I often hear this question at autonomous vehicle events: “How many lives can be saved by self-driving cars?”
My answer:“Unless people trust the technology, it doesn’t matter.” People won’t adopt technologies that they don’t trust.
Trust is central to safety. Without trust, even a proven “safe” technology will be viewed with skepticism. This is particularly true for software-intensive systems. Ask yourself: of the safety-critical software that you encounter every day, how much do you really know about it? Did you code-review that flight control software before you purchased your airline ticket? Or inspect the fault tree of that elevator before you stepped inside? Of course not. You trusted it to be safe.
Trust enables autonomy… trust of the vehicle buyer, of the passengers, and the public at large. We build that trust by the way we do things. In safety, this means a culture of rigorous development, systematic analysis and test, and safety-first mentality. These things are supported by an organization’s safety culture. Safety culture is the wellspring of trust.
Safety Culture is a set of policies and strategies used by an organization to support safety-related developments. Safety Culture is a mindset of responsibility to the public who is ultimately exposed to the vehicle. It is deeply influenced by corporate culture and values. And in the long-term, safety culture (or the lack of it) accrues to the brand and tells the customer who can be trusted.
Safety culture means…
- making a decision to delay vehicle release, even if it means a short-term financial loss
- executing reviews of deep design details, even when “it never gave us problems before”
- using conservative assumptions whenever clear data-driven choices aren’t available
- constantly asking “what if?” in order to anticipate situations where safety could be compromised, and pro-actively addressing potential hazards.
How do we build safety culture? It’s certainly supported by good processes… verification reviews, traceable systems, standards adherence, and so on. More critically, it’s built from the top down. For employees to value safety culture, top management must value and enforce safety culture.
The inverse question is also interesting: How would we create the wrong safety culture if we tried to? Upton Sinclair said, “It is difficult to get a man to understand something, when his salary depends on his not understanding it.” Let’s be honest: the autonomous driving industry is growing rapidly. More and more people’s salary depends on making autonomy work. And when judgment calls arise, we can expect pressure to claim “it works” as a natural outcome of human nature. Fast-paced innovative developers can always point to the safety people as slow, cumbersome, not innovative, too process-driven, etc. They may say things like “Maybe that safety stuff worked before… but this is way different. We just can’t do safety the old way. The old ways don’t work for this.” Sound familiar? There’s some truth to these statements… autonomy is different in some important ways. But to a safety professional, this sounds like a red flag.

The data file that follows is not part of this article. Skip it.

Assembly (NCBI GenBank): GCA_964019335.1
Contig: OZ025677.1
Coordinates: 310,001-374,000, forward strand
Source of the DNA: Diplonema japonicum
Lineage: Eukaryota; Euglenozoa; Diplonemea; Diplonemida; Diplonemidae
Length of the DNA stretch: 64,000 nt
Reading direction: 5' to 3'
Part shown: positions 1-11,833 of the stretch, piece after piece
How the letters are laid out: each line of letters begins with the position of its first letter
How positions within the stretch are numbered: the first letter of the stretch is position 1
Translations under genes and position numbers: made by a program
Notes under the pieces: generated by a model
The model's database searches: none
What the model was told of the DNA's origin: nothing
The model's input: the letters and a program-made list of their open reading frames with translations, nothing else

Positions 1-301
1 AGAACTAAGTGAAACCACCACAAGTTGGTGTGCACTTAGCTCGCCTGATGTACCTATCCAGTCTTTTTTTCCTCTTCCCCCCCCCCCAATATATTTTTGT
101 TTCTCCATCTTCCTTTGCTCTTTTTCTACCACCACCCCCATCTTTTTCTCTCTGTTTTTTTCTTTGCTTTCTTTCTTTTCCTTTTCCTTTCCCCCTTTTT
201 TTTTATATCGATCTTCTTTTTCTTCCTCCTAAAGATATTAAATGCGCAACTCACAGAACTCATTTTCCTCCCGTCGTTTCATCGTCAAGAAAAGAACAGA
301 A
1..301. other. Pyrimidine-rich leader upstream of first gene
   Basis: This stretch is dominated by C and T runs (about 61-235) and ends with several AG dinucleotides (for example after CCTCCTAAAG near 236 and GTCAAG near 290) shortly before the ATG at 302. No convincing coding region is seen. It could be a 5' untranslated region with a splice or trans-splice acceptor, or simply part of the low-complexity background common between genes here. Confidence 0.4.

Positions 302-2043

So how do we reconcile safety culture with the need to innovate on a sweeping scale? Part of the solution is to put great people in the right places within the organization. The best people bring life to important ideas…. ideas like a safety culture. For executive managers, my message is clear: when you find those great people, put them in your safety office. Great safety people are those with overlapping skill-sets, who can simultaneously serve in the role of:
- communicator: to describe what’s needed, what is done, and what needs to be done
- technologist: to be credible with the innovators driving autonomous driving forward
- problem-solver: to find ways to “get it done,” IF they exist and can be proven safe
- integrity: to stand firm under pressure and say “No” when necessary.
People make culture. Safety culture is no different. The #1 way to drive safety culture is to empower great individuals with safety authority, and to support them in their interactions with the overall organization. In time, their example sets the standard at the rest of the organization. Ultimately their high standards are reflected in the brand. So the winning autonomy brands must first build a strong and durable safety culture…. not as an afterthought, but as a necessary condition for success. Without this, nothing else will matter. That’s why safety culture is the first pillar of autonomy safety assurance.